It is probably owing to the difficulty of reconciling the different mythuses about Linus, that the Thebans8 thought it necessary to distinguish between an earlier and later Linus; the latter is said to have instructed Heracles in music, but to have been killed by the hero.9 In the time of the Alexandrine grammarians, people even went so far as to look upon Linus as an historical personage, and to consider him, like Musaeus, Orpheus, and others, as the author of apocryphal works,10 in which he described the exploits of Dionysus; Diogenes Laertius,11 who calls him a son of Hermes and Urania, ascribes to him several poetical productions, such as a cosmogony on the course of the sun and moon, on the generation of animals and fruits, and the like.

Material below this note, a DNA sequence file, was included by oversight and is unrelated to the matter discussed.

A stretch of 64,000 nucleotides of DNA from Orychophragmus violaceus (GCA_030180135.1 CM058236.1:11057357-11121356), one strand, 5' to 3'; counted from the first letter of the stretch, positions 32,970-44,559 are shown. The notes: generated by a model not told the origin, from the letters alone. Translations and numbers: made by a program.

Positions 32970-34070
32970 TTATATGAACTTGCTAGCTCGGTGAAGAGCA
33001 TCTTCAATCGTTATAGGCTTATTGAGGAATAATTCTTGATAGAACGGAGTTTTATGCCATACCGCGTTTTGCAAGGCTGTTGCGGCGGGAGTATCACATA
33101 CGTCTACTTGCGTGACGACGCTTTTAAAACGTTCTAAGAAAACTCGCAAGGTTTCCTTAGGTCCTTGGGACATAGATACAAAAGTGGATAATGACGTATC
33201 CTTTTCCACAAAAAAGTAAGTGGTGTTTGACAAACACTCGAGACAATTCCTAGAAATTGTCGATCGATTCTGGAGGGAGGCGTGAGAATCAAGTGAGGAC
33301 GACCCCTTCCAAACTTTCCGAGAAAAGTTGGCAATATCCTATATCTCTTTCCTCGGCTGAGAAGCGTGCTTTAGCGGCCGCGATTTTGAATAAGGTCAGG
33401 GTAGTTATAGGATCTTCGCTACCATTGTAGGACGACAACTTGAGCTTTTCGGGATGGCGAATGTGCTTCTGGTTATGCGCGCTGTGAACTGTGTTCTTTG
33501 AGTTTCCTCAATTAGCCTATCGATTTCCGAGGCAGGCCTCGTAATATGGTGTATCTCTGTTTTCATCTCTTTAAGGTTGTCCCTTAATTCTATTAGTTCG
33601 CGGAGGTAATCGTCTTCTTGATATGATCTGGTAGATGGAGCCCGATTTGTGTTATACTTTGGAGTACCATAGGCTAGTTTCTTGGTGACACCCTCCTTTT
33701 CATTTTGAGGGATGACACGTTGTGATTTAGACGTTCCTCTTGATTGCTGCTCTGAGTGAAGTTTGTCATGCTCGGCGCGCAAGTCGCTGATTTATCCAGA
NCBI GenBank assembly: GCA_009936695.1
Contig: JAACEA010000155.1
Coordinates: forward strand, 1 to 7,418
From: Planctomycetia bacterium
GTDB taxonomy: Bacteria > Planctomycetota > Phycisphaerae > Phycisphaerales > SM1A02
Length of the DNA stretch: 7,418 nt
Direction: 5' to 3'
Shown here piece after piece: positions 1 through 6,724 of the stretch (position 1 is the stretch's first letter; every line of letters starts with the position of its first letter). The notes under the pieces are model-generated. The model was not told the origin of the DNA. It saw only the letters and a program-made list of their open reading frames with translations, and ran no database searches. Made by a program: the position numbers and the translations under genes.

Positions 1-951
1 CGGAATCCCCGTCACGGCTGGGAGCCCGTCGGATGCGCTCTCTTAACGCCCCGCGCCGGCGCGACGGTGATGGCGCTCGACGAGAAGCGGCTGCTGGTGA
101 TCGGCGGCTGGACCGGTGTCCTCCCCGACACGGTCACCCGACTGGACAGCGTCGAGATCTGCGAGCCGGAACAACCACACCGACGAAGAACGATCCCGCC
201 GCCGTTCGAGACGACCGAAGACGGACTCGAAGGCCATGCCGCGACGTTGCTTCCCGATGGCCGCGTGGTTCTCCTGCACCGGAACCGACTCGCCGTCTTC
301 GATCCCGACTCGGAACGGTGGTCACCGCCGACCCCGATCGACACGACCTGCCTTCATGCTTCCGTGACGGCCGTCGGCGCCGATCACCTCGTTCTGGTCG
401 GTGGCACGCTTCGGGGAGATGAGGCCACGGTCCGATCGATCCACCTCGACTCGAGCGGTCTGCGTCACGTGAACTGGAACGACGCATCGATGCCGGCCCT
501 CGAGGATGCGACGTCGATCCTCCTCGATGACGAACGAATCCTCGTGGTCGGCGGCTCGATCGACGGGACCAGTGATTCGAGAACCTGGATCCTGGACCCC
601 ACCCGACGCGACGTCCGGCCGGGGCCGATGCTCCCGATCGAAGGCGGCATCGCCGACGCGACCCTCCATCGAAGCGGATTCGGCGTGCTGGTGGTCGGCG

The principal places in Greece which are the scenes of the legends about Linus are Argos and Thebes, and the legends themselves bear a strong resemblance to those about Hyacinthus, Narcissus, Glaucus, Adonis, Maneros, and others, all of whom are conceived as handsome and lovely youths, and either as princes or as shepherds. They are the favorites of the gods; and in the midst of the enjoyment of their happy youth, they are carried off by a sudden or violent death; but their remembrance is kept alive by men, who celebrate their memory in dirges and appropriate rites, and seek the vanished youths generally about the middle of summer, but in vain. The feeling which seems to have given rise to the stories about these personages, who form a distinct class by themselves in Greek mythology, is deeply felt grief at the catastrophes observable in nature, which dies away under the influence of the burning sun (Apollo) soon after it has developed all its fairest beauties. Those popular dirges, therefore, originally the expression of grief at the premature death of nature through the heat of the sun, were transformed into lamentations of the deaths of youths, and were sung on certain religious occasions. They were afterwards considered to have been the productions of the very same youths whose memory was celebrated in them. The whole class of songs of this kind was called Δρῆνοι οἶκτοι (Drēnoi oiktoi), and the most celebrated and popular among them was the λίνος, which appears to have been popular even in the days of Homer.12